“Life as a professor is full of flexibility” – Yes, especially until you get on a tenure track. You have the flexibility of moving from a one-year fill-in position at Eastern West Dakota State to a similar position at the Utah School of Mines and Home Economics. But no “substantial financial risk,” at least once you’ve thrown away your perfectly good private sector job. No money, no worries.
I’m convinced the whole PhD system is just the same racket as the new IRS preparer regulations – a way for insiders to erect barriers to entry to enable them to raise their prices and milk their customers. But it does protect those poor students from being instructed by anybody with actual fresh knowledge of what a CPA firm looks like from the inside, so thank goodness for that.
Not so long ago, we presented you with the interesting results of the Final Four if schools advanced based the number of accounting research papers produced. This may or may not have piqued your interest in the possibility of ditching the grind of 9 to whenever you get off for the friendly confines of a college campus.
For those of you that are interested, Professor David Wood of Brigham Young University passed along a link that compiles information for anyone giving serious thought to going back to school. We also got some of his thoughts about his own experience as a professor.
Other than everyone calling you “Doctor” there are three benefits that professors enjoy that is listed on BYU’s “So You Want to Get a PhD.?” page. Granted these don’t apply to just those in accounting but to anyone looking to dive into higher ed instruction:
Professors are constantly learning – “Professors spend the majority of their time teaching and researching. Both of these acts are rooted in learning and sharing your learning with others.” Learning? You mean people enjoy learning? Constantly? Yes, it’s true that some accountants are in it for intellectual stimulation as opposed to the glamor, riches, and title. Professor Wood wrote to us in an email, “Every day is filled with exciting new challenges—from thinking about how to improve business through my research to trying to better communicate and reach students.”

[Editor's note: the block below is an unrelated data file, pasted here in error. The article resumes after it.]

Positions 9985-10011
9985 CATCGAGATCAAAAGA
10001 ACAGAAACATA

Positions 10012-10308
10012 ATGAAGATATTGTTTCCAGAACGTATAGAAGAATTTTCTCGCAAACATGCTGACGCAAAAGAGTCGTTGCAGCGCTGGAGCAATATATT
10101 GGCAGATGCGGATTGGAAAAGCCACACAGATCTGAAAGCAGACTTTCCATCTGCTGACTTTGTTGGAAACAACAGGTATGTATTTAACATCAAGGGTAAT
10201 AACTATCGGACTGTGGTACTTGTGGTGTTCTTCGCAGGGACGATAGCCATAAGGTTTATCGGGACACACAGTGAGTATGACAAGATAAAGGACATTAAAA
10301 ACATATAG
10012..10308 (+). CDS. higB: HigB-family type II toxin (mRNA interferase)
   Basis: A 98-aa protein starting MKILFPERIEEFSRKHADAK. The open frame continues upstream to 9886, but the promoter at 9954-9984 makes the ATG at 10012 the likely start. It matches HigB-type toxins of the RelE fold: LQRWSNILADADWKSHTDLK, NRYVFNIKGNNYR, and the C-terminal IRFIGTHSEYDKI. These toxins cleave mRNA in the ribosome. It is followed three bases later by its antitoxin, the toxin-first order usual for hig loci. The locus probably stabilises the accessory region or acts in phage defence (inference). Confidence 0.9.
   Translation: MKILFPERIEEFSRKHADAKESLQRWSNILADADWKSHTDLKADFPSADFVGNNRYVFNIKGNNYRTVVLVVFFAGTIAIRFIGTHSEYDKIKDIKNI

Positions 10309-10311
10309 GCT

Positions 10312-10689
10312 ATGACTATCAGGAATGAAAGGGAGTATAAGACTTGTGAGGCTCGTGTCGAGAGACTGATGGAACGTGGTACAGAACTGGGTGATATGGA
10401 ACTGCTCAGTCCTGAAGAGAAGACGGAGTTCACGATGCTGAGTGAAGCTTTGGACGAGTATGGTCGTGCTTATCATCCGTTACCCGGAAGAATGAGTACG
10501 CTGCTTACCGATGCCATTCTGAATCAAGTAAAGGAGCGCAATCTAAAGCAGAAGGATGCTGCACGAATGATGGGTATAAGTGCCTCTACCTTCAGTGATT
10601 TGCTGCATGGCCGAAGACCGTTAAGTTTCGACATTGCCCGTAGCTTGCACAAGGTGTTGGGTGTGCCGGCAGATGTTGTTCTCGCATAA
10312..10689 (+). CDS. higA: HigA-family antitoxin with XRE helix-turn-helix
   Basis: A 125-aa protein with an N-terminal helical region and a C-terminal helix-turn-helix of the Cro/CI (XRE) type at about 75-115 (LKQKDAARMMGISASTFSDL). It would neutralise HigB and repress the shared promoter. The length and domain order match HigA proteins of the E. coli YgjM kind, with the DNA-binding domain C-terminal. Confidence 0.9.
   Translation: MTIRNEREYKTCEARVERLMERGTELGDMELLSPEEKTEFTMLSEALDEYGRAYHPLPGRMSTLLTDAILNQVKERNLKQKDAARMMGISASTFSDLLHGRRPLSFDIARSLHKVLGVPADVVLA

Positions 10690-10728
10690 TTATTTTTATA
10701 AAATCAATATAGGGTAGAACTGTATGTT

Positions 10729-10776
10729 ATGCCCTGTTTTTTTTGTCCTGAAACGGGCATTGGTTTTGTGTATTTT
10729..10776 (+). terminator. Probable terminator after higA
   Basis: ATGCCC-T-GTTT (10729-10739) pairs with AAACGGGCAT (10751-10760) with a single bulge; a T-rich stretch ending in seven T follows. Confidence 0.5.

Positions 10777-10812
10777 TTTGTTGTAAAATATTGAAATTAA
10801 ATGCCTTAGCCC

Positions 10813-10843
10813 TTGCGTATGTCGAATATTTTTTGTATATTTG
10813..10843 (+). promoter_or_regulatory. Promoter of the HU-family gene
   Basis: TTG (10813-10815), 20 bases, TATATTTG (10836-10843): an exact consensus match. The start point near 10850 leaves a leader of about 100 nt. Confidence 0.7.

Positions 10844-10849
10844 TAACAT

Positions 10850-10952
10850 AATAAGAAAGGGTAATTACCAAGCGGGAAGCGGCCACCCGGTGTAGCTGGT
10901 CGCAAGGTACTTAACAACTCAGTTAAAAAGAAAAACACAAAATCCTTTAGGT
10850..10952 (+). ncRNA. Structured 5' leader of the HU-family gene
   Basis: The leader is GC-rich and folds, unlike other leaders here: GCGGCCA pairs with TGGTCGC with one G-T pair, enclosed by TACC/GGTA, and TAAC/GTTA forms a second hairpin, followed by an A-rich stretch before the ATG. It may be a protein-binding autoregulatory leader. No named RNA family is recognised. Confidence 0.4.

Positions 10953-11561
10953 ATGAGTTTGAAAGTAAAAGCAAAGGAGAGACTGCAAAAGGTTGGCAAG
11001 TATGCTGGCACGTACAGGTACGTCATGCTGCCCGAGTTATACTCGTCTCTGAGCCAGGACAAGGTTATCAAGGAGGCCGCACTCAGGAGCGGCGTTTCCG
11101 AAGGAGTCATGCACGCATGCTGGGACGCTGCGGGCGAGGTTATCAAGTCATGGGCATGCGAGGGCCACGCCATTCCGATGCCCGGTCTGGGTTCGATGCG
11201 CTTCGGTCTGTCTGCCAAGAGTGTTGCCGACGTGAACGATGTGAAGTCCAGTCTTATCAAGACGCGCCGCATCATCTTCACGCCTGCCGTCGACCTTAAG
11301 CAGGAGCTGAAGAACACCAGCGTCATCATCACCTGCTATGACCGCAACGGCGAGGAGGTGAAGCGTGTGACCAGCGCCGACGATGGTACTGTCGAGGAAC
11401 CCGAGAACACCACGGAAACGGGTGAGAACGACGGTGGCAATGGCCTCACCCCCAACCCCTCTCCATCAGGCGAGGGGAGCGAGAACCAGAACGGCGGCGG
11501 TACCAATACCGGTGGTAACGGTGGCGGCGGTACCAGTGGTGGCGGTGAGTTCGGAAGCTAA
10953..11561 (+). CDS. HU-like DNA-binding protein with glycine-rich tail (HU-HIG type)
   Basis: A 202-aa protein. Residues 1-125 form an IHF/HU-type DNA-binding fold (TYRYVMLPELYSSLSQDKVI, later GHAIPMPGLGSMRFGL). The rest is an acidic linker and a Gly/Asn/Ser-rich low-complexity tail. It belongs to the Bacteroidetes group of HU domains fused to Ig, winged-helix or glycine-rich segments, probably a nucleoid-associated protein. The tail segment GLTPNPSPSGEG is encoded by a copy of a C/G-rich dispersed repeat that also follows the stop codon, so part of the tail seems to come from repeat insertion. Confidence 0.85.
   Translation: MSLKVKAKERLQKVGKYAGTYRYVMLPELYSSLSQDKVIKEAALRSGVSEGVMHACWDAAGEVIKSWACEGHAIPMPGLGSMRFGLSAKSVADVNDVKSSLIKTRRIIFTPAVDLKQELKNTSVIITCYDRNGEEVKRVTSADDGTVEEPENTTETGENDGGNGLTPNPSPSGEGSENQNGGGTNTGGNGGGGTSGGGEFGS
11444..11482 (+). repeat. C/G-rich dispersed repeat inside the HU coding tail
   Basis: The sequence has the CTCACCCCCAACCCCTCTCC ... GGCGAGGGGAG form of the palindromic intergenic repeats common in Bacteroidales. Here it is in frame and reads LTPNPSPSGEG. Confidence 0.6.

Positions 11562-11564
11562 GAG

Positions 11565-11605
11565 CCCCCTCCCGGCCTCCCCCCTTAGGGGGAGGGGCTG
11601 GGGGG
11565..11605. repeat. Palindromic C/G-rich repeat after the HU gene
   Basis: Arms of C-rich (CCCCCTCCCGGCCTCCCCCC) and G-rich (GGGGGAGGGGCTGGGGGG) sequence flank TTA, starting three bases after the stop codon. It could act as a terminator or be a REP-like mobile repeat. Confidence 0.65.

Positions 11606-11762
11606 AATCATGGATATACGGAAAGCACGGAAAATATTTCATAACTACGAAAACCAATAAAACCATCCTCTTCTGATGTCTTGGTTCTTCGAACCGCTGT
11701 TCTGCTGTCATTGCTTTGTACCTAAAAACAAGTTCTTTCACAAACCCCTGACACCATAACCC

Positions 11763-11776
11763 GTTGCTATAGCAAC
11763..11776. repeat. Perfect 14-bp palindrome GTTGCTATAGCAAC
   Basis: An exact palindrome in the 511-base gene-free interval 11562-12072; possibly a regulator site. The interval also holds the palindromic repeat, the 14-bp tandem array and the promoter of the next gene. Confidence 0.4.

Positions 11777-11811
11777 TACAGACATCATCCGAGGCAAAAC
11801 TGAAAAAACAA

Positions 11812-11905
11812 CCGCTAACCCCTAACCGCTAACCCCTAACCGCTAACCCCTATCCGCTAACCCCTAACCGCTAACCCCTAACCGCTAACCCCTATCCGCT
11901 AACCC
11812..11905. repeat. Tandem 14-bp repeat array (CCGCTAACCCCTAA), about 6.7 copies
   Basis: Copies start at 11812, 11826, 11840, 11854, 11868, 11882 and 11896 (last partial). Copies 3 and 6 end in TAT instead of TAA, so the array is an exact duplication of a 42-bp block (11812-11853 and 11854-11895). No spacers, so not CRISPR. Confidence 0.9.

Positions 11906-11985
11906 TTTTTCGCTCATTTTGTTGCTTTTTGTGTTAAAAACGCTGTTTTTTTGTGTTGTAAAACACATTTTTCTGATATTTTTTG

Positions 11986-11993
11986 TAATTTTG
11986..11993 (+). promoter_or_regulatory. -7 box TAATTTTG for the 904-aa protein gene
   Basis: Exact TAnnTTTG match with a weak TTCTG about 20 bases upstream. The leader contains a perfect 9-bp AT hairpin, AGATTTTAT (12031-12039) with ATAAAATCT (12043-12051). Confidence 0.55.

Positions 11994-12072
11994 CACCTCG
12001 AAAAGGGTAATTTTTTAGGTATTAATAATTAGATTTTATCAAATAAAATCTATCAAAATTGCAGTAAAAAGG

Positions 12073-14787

Professors want to make a difference in the world – “In the classroom, professors are role models to their students and teach students how to make the world a better place.” Yes there’s some mushy stuff but that’s good, right? Being able to guide future accountants by showing them different paths that careers can take, what opportunities exist now and what the future holds is a rewarding part of a professor’s job. Professors have the amazing opportunity to inspire young minds to want to make a difference in their chosen career. As Professor Wood told us, “College students are at an important cross road in their life and professors can help provide clarity and information for students to make well-informed, good decisions.”
Life as a professor is full of flexibility – “Not only do professors largely work when and where they want, but they also choose what they do.” This is the stuff that most can only dream of in most corporate/Big 4 world – work when you want, where you want, time for hobbies and other activities. Sure you had to work hard at researching and teaching the new wave of CPAs but there’s a lot freedom that comes with it. Again, Professor Wood, “I don’t know any other career that offers the flexibility of academics without bearing substantial financial risk.”
There you have it. Lots of learning, you get to inspire young minds and you basically can live the way you want. Of course it involves some work too but we’ll touch on that later. Meanwhile, you can ponder.
So you want to get a Ph.D.? [BYUaccounting.net]